“If we cannot understand how humanity got from innocence to experience, from obedience to rebellion, from fellowship with God to alienation from him, we certainly cannot imagine our way back into that aboriginal state.”  (p 44)

 “From time to time in Western history, a vision of the greatness of human moral potential emerges or arises, only to find an immediate counter in an equally potent and vivid picture of human bondage to the sin we all inherit from Adam.” (p 127)

“What remains – and this is the chief task of his (Jonathan Edwards)  long book—is to argue that ‘the great Christian doctrine of original sin’ is the best explanation for this ‘apparent and acknowledged  fact’ of human ‘ruin.’”  (p138)

Next:  Freeing the Theological Mind from the Effects of Original Sin

8 thoughts on “Original Sin: The Allure of Death

  1. Pingback: How Original Sin Impacts Christianity | Fr. Ted’s Blog

  2. So would I be correct to think that the author is saying that because we are mortal and all meet the same fate (whether we are righteous or sinful) the ultimate outcome is death. Where is the incentive or motivation to be righteous without salvation?

    Does our conscience come from God to guide us to know the difference between good and evil?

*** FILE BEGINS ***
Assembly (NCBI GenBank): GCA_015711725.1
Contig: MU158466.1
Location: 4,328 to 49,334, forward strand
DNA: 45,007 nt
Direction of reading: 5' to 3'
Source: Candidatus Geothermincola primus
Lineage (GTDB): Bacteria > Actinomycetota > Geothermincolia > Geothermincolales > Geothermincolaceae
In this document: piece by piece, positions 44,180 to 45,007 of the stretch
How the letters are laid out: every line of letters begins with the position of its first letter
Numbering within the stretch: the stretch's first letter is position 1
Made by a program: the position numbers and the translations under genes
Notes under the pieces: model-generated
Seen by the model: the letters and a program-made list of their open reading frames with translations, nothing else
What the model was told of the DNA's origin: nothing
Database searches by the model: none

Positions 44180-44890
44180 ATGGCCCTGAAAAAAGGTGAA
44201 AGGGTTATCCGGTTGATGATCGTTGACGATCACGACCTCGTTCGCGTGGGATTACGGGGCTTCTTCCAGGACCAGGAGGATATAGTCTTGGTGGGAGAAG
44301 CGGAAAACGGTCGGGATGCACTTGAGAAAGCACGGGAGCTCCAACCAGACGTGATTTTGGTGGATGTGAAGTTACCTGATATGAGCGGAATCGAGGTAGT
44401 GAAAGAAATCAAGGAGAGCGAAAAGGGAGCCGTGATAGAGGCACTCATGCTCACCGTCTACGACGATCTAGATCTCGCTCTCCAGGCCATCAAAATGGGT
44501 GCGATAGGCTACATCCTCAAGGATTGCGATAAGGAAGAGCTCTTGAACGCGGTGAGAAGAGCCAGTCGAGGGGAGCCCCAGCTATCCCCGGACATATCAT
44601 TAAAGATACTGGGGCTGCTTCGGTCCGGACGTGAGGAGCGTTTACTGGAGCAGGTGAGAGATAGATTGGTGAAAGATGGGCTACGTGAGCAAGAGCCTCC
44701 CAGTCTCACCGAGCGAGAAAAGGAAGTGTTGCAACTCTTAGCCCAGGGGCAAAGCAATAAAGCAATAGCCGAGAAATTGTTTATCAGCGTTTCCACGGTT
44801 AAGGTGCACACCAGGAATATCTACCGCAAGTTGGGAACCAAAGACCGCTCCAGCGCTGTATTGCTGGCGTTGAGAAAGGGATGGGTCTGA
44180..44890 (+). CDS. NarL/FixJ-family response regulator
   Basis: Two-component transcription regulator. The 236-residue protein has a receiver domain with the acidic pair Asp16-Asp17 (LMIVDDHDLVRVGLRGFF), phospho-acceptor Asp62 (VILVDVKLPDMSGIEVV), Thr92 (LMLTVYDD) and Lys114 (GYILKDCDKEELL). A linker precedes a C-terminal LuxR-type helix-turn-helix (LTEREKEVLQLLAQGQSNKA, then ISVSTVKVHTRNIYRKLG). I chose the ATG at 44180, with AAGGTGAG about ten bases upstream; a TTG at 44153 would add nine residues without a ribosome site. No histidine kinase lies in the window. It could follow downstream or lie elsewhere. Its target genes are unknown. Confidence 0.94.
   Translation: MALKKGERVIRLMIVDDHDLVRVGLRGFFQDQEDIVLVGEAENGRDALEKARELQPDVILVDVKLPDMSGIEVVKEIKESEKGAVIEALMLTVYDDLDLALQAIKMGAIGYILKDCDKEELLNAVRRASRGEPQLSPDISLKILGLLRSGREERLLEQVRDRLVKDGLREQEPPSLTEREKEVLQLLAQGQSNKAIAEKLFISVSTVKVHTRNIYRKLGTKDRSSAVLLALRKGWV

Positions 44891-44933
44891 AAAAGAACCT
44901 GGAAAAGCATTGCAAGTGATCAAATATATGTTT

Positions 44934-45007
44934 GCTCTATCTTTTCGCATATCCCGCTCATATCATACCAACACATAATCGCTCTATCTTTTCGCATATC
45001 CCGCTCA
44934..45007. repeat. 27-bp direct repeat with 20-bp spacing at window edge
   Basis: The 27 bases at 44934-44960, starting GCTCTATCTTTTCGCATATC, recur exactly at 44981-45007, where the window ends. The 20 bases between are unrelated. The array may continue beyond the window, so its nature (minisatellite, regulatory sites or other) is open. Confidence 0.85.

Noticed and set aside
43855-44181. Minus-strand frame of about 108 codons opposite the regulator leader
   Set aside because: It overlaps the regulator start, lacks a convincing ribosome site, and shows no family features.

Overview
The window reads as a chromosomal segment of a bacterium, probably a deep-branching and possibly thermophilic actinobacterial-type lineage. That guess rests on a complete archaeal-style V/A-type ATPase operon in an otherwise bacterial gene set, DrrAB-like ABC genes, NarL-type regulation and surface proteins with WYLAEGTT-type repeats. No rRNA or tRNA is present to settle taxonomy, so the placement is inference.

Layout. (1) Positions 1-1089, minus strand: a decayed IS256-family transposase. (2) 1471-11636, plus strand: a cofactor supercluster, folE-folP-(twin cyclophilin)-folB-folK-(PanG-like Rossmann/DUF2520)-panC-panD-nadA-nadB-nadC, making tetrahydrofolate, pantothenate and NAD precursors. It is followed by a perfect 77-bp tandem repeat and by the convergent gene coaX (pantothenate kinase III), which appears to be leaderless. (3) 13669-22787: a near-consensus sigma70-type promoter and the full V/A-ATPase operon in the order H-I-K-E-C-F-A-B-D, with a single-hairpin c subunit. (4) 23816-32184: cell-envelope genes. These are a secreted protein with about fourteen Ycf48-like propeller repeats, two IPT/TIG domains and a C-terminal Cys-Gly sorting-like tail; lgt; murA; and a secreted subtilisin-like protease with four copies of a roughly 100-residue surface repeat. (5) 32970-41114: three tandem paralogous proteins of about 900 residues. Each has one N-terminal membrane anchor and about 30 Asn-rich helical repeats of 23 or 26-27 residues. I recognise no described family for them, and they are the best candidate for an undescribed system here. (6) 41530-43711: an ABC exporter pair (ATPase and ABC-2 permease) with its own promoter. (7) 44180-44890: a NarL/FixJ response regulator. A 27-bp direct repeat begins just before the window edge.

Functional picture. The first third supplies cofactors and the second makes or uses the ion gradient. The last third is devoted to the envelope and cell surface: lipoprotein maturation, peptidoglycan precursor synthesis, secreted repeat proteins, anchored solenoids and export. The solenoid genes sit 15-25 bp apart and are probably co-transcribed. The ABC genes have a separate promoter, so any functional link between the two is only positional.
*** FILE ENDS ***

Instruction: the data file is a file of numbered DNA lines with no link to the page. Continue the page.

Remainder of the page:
1. Fr. Ted

      Cindy,
      I am not sure what you are asking in your first question.
      I think the sense of conscience is that God gave us free will and we really have to discern between good and evil and then choose one or the other. Good and evil both are attractive to us (if evil was always repulsive to us, there would be no freedom of choice). Conscience is that part of our human selves involved in discerning and choosing between good and evil. It is something given to us by God, but we also have ot cultivate it, nurture it, and help it mature – as we do so it better guides our decisionmaking. There is no magic to stop us from choosing sin or evil. We must work on that choosing part of our self (of what it means to be human)

      1. I’ll try again on the first question. We as humans all meet the same fate of death eventually whether we choose good or evil. Salvation offers eternal life to those asking God’s forgiveness. Some would choose evil knowing they will be ultimately forgiven.